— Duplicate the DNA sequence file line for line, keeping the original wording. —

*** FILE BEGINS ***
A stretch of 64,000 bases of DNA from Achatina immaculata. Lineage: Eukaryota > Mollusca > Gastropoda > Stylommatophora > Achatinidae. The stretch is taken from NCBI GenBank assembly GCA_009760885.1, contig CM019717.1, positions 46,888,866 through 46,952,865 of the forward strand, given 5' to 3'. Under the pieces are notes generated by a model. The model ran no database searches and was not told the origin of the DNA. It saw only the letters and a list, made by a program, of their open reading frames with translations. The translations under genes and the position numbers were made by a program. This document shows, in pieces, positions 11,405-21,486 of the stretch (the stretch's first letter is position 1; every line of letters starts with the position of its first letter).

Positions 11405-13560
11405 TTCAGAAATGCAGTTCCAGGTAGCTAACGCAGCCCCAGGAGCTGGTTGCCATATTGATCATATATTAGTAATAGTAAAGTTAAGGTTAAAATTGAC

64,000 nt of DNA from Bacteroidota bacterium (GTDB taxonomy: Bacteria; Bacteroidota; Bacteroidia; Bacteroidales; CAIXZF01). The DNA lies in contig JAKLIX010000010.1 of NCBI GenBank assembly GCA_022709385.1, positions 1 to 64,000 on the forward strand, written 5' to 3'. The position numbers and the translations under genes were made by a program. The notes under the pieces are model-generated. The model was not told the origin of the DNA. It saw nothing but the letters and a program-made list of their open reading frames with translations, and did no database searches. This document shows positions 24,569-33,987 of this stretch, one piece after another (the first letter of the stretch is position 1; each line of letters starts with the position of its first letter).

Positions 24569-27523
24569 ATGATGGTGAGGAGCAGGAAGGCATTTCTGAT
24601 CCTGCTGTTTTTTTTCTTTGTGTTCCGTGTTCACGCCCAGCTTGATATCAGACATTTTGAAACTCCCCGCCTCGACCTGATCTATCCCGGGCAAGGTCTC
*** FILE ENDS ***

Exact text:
A stretch of 64,000 bases of DNA from Achatina immaculata. Lineage: Eukaryota > Mollusca > Gastropoda > Stylommatophora > Achatinidae. The stretch is taken from NCBI GenBank assembly GCA_009760885.1, contig CM019717.1, positions 46,888,866 through 46,952,865 of the forward strand, given 5' to 3'. Under the pieces are notes generated by a model. The model ran no database searches and was not told the origin of the DNA. It saw only the letters and a list, made by a program, of their open reading frames with translations. The translations under genes and the position numbers were made by a program. This document shows, in pieces, positions 11,405-21,486 of the stretch (the stretch's first letter is position 1; every line of letters starts with the position of its first letter).

Positions 11405-13560
11405 TTCAGAAATGCAGTTCCAGGTAGCTAACGCAGCCCCAGGAGCTGGTTGCCATATTGATCATATATTAGTAATAGTAAAGTTAAGGTTAAAATTGAC

64,000 nt of DNA from Bacteroidota bacterium (GTDB taxonomy: Bacteria; Bacteroidota; Bacteroidia; Bacteroidales; CAIXZF01). The DNA lies in contig JAKLIX010000010.1 of NCBI GenBank assembly GCA_022709385.1, positions 1 to 64,000 on the forward strand, written 5' to 3'. The position numbers and the translations under genes were made by a program. The notes under the pieces are model-generated. The model was not told the origin of the DNA. It saw nothing but the letters and a program-made list of their open reading frames with translations, and did no database searches. This document shows positions 24,569-33,987 of this stretch, one piece after another (the first letter of the stretch is position 1; each line of letters starts with the position of its first letter).

Positions 24569-27523
24569 ATGATGGTGAGGAGCAGGAAGGCATTTCTGAT
24601 CCTGCTGTTTTTTTTCTTTGTGTTCCGTGTTCACGCCCAGCTTGATATCAGACATTTTGAAACTCCCCGCCTCGACCTGATCTATCCCGGGCAAGGTCTC